• MorganPJ Ross AW Mercer JG & Barrett P 2003 Photoperiodic programming of body weight through the neuroendocrine hypothalamus. Journal of Endocrinology17727–34.

    • Search Google Scholar
    • Export Citation
  • MoriH Hanada R Hanada T Aki D Mashima R Nishinakamura H Torisu T Chien KR Yasukawa H & Yoshimura A 2004 Socs3 deficiency in the brain elevates leptin sensitivity and confers resistance to diet-induced obesity. Nature Medicine10739–743.

    • Search Google Scholar
    • Export Citation
  • MrosovskyN1983 Cyclical obesity in hibernators: the search for the adjustable regulator. In Recent Advances in Obesity Research: IV pp 45–56. Eds J Hirsch & TB Van Itallie. London: John Libbey & Co Ltd.

  • MünzbergH & Myers MG Jr 2005 Molecular and anatomical determinants of central leptin resistance. Nature Neuroscience8566–570.

  • MünzbergH Flier JS & Bjorbaek C 2004 Region-specific leptin resistance within the hypothalamus of diet-induced obese mice. Endocrinology1454880–4889.

    • Search Google Scholar
    • Export Citation
  • NagyTR1993 Effects of photoperiod history and temperature on male collared lemmings Dicrostonyx groenlandicus. Journal of Mammalian Evolution74990–998.

    • Search Google Scholar
    • Export Citation
  • NagyTR & Negus NC 1993 Energy acquisition and allocation in male collared lemmings (Dicrostonyx groenlandicus): effects of photoperiod temperature and diet quality. Physiological Zoology66537–560.

    • Search Google Scholar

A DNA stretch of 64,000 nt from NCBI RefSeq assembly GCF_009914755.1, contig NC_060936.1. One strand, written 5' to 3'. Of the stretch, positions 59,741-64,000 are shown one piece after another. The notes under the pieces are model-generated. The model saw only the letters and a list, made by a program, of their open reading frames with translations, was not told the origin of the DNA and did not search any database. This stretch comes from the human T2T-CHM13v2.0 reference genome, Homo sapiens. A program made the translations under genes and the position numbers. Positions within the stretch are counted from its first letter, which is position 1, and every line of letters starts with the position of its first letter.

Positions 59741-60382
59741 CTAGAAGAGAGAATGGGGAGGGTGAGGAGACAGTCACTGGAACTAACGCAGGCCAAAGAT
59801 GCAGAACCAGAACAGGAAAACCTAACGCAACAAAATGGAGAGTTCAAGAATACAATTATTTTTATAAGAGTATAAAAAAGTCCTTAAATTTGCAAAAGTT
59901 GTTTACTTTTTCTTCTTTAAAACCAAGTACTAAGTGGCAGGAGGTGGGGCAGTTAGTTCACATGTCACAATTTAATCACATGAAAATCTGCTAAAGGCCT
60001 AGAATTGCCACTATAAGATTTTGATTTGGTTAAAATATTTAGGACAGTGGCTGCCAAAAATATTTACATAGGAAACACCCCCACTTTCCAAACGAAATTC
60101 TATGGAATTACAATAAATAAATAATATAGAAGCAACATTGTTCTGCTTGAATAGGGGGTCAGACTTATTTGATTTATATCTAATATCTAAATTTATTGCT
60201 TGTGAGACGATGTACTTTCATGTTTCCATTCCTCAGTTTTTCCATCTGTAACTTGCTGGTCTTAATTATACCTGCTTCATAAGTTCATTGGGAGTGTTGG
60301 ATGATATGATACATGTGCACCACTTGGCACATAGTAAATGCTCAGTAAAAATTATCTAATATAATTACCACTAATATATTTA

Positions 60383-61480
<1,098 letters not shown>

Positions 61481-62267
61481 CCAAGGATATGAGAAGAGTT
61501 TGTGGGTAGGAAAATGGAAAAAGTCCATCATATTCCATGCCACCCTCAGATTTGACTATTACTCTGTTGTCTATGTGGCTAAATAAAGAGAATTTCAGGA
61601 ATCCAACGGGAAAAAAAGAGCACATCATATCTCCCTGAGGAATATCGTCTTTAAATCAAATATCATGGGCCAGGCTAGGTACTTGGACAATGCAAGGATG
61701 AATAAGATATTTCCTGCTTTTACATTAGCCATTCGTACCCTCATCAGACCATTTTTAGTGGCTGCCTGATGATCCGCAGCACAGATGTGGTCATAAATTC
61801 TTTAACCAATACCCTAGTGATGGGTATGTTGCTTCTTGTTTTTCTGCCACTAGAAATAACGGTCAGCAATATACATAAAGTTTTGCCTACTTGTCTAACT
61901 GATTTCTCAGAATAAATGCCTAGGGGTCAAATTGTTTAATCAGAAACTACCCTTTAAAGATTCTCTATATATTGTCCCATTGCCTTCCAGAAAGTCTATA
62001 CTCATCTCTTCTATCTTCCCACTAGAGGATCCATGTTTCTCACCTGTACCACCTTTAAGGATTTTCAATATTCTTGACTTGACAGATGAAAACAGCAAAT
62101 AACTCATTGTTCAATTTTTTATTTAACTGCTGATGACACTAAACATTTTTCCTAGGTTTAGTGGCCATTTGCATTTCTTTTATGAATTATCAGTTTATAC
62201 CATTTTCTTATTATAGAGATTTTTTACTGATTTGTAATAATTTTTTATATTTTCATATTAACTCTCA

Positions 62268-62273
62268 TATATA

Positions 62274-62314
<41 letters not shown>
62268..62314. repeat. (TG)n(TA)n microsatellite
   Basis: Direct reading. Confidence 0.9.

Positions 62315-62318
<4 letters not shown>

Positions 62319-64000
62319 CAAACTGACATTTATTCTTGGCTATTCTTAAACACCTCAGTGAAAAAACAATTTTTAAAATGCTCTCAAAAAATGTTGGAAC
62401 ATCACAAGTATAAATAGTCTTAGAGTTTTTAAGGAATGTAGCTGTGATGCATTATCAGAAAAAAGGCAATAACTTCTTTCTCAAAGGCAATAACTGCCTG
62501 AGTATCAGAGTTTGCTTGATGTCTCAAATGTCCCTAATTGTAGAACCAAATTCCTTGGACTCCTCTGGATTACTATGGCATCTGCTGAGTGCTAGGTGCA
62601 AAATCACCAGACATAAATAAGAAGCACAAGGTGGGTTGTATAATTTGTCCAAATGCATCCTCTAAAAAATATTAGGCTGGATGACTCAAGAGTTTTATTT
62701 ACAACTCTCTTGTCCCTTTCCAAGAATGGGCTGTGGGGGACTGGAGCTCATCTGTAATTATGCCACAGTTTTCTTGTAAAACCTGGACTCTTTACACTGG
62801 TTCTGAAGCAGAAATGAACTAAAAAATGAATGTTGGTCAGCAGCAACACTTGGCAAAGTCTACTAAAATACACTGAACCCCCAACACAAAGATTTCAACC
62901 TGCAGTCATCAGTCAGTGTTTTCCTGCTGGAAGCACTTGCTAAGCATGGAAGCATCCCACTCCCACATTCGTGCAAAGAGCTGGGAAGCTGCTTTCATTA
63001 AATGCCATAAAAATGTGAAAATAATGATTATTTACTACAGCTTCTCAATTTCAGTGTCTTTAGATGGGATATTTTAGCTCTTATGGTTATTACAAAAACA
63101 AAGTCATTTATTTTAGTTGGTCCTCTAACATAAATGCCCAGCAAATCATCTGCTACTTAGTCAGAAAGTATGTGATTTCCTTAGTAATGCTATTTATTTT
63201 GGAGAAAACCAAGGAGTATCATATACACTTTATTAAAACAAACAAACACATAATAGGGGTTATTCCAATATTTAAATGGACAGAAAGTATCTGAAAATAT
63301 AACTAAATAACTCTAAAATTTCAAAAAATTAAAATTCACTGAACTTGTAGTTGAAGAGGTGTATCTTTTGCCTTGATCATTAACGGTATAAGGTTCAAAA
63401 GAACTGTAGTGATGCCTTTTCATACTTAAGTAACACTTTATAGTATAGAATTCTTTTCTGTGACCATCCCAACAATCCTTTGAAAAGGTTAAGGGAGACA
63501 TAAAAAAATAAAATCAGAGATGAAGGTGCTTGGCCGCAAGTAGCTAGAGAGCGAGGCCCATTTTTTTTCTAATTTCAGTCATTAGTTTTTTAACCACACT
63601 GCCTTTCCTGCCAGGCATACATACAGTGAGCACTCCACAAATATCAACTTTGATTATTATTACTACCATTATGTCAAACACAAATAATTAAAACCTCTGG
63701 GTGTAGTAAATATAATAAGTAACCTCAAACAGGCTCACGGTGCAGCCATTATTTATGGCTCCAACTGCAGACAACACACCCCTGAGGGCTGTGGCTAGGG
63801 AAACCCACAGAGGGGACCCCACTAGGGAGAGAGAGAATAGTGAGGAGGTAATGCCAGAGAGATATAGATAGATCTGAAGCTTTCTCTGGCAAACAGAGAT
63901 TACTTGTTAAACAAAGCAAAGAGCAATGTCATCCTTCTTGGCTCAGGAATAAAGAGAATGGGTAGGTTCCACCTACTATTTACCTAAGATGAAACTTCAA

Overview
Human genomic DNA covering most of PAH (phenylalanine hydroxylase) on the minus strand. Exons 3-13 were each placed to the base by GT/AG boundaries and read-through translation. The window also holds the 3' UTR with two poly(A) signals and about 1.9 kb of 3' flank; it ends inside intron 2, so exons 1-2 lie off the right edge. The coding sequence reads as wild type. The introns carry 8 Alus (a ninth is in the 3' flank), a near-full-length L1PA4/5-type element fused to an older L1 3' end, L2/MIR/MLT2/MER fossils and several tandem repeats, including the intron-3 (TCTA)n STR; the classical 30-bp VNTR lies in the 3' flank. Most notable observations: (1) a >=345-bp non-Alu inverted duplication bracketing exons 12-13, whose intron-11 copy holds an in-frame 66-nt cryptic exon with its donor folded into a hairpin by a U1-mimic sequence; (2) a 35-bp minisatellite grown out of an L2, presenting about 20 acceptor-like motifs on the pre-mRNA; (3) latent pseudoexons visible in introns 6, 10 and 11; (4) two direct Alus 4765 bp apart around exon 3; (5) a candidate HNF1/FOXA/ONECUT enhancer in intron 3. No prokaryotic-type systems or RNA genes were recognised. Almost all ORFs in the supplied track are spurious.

• Export Citation
  • NagyTR Gower BA & Stetson MH 1994 Photoperiod effects on body mass body composition growth hormone and thyroid hormones in male collared lemmings (Dicrostonyx groenlandicus). Canadian Journal of Zoology721726–1734.

    • Search Google Scholar
    • Export Citation
  • PeacockWL Król E Moar KM McLaren JS Mercer JG & Speakman JR 2004 Photoperiodic effects on body mass energy balance and hypothalamic gene expression in the bank vole. Journal of Experimental Biology207165–177.

    • Search Google Scholar
    • Export Citation
  • PeraltaS Carrascosa JM Gallardo N Ros M & Arribas C 2002 Ageing increases SOCS-3 expression in rat hypothalamus: effects of food restriction. Biochemical and Biophysical Research Communications296425–428.

    • Search Google Scholar
    • Export Citation
  • ReynoldsPS & Lavigne DM 1989 Photoperiodic effects on post-weaning growth and food consumption in the collared lemming Dicrostonyx groenlandicus. Journal of Zoology218109–121.

    • Search Google Scholar
    • Export Citation
  • RosenbaumM Leibel RL & Hirsch J 1997 Obesity. New England Journal of Medicine337396–407.